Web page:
Acubed Surpasses Goal for Massive Data Collection Campaign
Acubed has reached a tremendous milestone: we have collected data from over 100 airports across the United States. This achievement is part of our Wayfinder team’s data collection campaign efforts to gather massive amounts of airport and runway imagery to mature machine learning solutions for a more automated era of aviation.
“We flew from Miami to Boston, San Diego to Seattle and all airports in between.”
Early collection efforts were mostly limited to the west coast, but Acubed announced the expansion of its data collection campaign to airports across the country in May 2023 at MIT’s annual AI conference, EmTech Digital. Paul Smith, Acubed’s director of flight test operations, explained that extending efforts to airports across the country gives Acubed access to a more diverse data pool, given each airport’s unique layout. To help identify which airports to visit, the team focused on those where the Airbus A320 - the most successful single-aisle aircraft in the world - operates.
Flight Test Lab
Pilots visited each airport in Acubed’s Flight Test Lab, a modified Beechcraft Baron 58. The experimental aircraft – equipped with cameras and sensors – allows the team to explore systems that can be applied to a variety of commercial aircraft, including the A320. “One of the reasons we picked the Beechcraft Baron,” Smith said, “is it’s very similar to airliners in the way it performs in low-altitude regions.” Systems developed using Acubed’s Flight Test Lab have already contributed to world firsts in autonomous flight: taxiing, taking off and landing of commercial aircraft, as well as performing emergency operations to cruise and land in the unlikely event of crew incapacitation.
Smith and two other pilots flew the data collection operations. In the northeast, where airports are located more closely together, pilots were able to visit as many as 20 per week. In the west, where they are more spread out, resulting in longer flight times, airport visits averaged 10 per week. Although pilots flew solo, the project has been a team effort, from briefings and coordinating with air traffic control, to analyzing collected data and exploring corner cases in simulation.
Gathering imagery from an array of airports has enabled Acubed researchers to mature machine learning (ML) algorithms by creating a more robust data pool used to train and test systems. It also gives the team a larger template to which they can apply synthetic datasets. “To go collect the data to the level that we need for each airport would be impossible,” Smith said.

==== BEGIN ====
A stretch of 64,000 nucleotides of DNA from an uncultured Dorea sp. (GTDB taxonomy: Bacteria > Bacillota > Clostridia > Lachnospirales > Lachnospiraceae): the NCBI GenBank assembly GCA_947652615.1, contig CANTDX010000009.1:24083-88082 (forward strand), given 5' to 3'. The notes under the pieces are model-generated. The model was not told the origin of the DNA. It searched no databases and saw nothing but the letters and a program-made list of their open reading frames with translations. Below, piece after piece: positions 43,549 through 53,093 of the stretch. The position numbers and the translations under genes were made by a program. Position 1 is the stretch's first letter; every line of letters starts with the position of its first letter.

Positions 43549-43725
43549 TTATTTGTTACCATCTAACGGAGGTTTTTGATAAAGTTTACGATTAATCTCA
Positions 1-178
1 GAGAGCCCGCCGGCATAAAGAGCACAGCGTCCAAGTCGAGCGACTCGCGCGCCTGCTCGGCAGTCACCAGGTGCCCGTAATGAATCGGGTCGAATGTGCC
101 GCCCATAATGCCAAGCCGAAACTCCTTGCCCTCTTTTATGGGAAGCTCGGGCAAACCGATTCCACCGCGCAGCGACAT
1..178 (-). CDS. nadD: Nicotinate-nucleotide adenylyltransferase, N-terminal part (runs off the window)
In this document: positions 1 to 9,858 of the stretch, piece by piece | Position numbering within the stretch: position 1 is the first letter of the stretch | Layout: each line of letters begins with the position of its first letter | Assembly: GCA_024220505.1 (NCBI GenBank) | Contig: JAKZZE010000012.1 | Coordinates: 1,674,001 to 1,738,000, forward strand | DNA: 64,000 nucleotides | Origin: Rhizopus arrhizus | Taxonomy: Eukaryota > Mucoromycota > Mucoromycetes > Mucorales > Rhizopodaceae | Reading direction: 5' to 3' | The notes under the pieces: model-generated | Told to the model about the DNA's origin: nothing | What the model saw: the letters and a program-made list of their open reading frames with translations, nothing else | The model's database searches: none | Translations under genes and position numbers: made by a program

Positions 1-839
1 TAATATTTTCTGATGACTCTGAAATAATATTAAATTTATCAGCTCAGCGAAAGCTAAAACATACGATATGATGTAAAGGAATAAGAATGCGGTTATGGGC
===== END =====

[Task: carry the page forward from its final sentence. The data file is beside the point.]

Synthetic datasets allow researchers to better train and test ML algorithms. Using synthetic data, the team can take imagery collected from airports and supplement it with synthetic data to explore a variety of conditions and scenarios in simulation, from obstacles on the runway to varied flight conditions.
The campaign has resulted in fortuitous industry collaborations as well. In part, it has led to a Memorandum of Understanding with Dallas / Fort Worth International Airport (DFW) to develop potential solutions to increase the safety, efficiency and sustainability of airport ground operations. The collaboration will explore how Acubed’s ML and AI systems can support some of the challenges DFW, one of the world’s busiest airports, faces.
Smith explained that the century mark also helps to validate the data collection concept. “We have two challenges,” Smith said. “One is to build the synthetic data and the other is to prove that the synthetic data we build will replicate real life in the models we are running. So what we’re doing is taking the real data that we collect in the airplane and comparing it to the synthetic data in enough cases for a regulator to find acceptable.”
The approach has worked. The research resulting from the collected data has validated Wayfinder’s method, helping the team reach Technology Readiness Level (TRL) 3 and establish proof-of-concept as they progress toward TRL 4. Wayfinder will continue its data collection campaign, visiting airports and supplementing real data with synthetic, in order to mature the program further. “We can never have too much data,” Smith said. “Every flight and, indeed, every approach adds different details to the picture!”
Quality data is integral to ML research. Reaching, and surpassing this 100-airport milestone represents a critical step in developing a robust data pool. The milestone, and the expert research it enables, further Acubed’s leading role in maturing ML solutions and promoting the next generation of flight. We look forward to increased data collection across a variety of weather and lighting conditions in 2024.